Episode 169:

Show Notes 

In this episode, Dr Mary Barson and Dr Lucy Burns took listeners on a journey into the nuanced world of weight loss. They navigated the complex landscape of shedding pounds by highlighting the importance of understanding the basic framework while embracing the unique nuances of individual experiences.

Dr Lucy Burns introduced a thought-provoking analogy, likening weight loss to running a business. She emphasized the need for knowledge and strategy, explaining that just as a mechanic requires a toolkit to repair a car, individuals embarking on a weight loss journey need multiple tools to mend their metabolism and achieve lasting health.

One of the central themes of the episode was the role of calories in weight management. Calories are merely units of energy, akin to temperature measurement units like degrees. Dr Lucy Burns humorously noted the marketing trickery surrounding "high-energy" products, highlighting how different languages might affect consumer perception.

The podcast delved into the significance of protein in weight loss. Dr Mary Barson passionately advocated for the importance of protein, not only for its role in building the body but also for its ability to stave off hunger. Dr Lucy Burns echoed this sentiment, emphasizing that prioritizing protein in one's diet can make the weight loss journey smoother.

The nuances of eating habits, particularly the tendency to overeat. She underscored the idea that occasional overindulgence is not a failure but rather an acknowledgment of the body's need for more fuel at times. Listening to hunger and satiety cues emerged as a key strategy in achieving a healthier relationship with food.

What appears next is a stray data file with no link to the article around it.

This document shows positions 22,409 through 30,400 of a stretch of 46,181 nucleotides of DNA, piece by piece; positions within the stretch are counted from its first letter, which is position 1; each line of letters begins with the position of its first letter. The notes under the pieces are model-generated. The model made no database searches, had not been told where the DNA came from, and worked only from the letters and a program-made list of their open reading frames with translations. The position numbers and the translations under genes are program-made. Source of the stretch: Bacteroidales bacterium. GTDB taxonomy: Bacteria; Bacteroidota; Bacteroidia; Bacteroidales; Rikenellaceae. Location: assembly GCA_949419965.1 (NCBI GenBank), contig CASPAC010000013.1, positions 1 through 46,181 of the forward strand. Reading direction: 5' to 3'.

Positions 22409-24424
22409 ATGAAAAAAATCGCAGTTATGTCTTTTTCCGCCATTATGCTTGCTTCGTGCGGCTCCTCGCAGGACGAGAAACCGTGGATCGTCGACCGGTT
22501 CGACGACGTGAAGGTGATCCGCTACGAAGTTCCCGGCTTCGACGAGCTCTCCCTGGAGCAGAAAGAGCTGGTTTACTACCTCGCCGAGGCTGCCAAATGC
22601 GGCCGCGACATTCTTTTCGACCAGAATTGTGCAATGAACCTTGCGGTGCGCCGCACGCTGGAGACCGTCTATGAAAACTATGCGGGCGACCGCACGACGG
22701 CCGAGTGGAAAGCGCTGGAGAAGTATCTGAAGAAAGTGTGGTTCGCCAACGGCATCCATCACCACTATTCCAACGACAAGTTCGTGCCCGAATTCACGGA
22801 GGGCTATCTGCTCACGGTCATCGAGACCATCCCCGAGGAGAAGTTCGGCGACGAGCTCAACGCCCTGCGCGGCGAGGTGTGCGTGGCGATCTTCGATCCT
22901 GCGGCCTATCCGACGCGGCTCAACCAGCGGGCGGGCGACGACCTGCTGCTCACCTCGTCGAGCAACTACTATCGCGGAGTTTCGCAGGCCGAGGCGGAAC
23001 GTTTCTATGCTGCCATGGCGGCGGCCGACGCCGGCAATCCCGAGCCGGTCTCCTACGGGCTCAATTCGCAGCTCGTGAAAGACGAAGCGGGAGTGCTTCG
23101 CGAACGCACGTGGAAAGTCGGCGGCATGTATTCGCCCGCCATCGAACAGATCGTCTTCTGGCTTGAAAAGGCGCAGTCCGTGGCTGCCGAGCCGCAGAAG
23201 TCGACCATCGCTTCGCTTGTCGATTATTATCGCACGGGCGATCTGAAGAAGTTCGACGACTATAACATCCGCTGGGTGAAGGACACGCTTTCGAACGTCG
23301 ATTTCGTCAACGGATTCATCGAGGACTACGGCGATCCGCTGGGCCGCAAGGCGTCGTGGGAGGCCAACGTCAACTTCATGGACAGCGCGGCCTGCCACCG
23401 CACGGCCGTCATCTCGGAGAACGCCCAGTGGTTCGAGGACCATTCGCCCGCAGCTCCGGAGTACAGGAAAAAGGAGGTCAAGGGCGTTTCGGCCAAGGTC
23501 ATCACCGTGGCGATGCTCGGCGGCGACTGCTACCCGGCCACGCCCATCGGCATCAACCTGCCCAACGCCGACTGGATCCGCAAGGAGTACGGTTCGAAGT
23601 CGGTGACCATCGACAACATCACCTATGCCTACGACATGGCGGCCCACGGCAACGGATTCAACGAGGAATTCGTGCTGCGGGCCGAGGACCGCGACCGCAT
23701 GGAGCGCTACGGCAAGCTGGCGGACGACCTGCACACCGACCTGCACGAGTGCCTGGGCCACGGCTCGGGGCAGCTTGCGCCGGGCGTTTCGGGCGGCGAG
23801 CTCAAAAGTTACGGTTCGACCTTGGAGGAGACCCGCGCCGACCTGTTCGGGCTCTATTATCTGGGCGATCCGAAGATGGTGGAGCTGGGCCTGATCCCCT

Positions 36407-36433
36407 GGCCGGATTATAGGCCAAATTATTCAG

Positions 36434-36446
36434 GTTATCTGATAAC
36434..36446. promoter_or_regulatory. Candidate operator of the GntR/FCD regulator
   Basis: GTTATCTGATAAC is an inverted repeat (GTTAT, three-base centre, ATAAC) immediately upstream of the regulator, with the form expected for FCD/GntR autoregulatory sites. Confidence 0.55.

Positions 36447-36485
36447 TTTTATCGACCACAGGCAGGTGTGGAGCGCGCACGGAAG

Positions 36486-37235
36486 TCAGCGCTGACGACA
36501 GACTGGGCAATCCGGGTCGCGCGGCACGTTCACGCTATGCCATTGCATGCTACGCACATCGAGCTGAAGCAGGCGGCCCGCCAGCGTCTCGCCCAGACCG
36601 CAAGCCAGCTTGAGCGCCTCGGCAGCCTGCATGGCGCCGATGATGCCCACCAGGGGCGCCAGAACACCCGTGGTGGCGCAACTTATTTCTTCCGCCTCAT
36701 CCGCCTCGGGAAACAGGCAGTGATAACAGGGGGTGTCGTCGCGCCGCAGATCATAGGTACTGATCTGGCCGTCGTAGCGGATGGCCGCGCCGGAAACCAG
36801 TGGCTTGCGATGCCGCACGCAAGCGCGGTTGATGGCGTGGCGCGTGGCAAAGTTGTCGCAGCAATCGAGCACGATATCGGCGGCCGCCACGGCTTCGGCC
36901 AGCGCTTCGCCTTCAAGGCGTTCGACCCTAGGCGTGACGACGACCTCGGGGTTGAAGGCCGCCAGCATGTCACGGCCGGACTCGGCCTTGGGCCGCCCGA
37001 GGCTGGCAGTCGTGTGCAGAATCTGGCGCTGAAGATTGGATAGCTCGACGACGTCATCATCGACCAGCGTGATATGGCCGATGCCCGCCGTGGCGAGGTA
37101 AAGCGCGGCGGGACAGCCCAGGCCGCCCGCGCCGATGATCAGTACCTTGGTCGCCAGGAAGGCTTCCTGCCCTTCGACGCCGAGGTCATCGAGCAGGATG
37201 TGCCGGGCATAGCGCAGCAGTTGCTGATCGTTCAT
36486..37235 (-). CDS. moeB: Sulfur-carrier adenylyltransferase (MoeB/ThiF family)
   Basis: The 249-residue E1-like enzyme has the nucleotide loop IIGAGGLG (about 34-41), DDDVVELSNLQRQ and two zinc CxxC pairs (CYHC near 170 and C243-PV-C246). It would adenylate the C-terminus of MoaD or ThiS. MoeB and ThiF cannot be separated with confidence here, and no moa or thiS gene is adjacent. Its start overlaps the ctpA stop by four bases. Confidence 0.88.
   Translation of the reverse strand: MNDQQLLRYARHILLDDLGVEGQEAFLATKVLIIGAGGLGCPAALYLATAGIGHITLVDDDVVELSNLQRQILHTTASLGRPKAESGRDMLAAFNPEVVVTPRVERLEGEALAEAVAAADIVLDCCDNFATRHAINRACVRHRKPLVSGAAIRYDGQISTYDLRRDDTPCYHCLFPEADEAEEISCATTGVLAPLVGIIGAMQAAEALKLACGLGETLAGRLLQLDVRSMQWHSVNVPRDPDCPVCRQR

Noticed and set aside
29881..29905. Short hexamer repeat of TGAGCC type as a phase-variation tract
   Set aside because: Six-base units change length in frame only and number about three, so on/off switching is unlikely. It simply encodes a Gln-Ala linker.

Another nuanced topic explored was the consumption of fats, especially in beverages like coffee. Dr Mary Barson pointed out that while fats can be calorie-dense, they may not trigger the same feelings of fullness as whole foods. This insight sheds light on the potential pitfalls of drinking fats, particularly for individuals with weight loss goals.

As the episode drew to a close, Dr Lucy Burns shared personal anecdotes about her eating habits, revealing her tendency to eat quickly. She offered practical strategies for more mindful eating, such as using smaller bowls to prevent overindulgence and respecting hunger signals.

In summary, Dr Mary Barson and Dr Lucy Burns emphasized the importance of mastering the foundational framework while embracing the unique nuances of each individual's weight loss journey. Their informative and insightful discussion left listeners equipped with valuable insights to navigate the complexities of sustainable weight loss and overall well-being.

Episode 169: 


Dr Mary Barson (0:11) Hello, my lovely listeners. I'm Dr Mary Barson.

Dr Lucy Barson (0:15) And I'm Dr Lucy Burns. Welcome to this episode of

Both (0:20) Real Health and Weight Loss!

Dr Mary Barson (0:23) Good morning, gorgeous listeners. It's Dr Lucy here again joined this week. We're back together, the dynamic duo, gorgeous Dr Mary's here. Hello, Miss, how are you?

Dr Mary Barson  (0:34) Good, good, happy to be back podcasting with you lovely one. Excited, excited about today's topic, It comes back to this idea that we're simultaneously complicated, but simple. And we're talking about the nuance, the nuances of weight loss. I think really important and this is where people like you and I can get very excited talking about the very important tweaks and details that matter.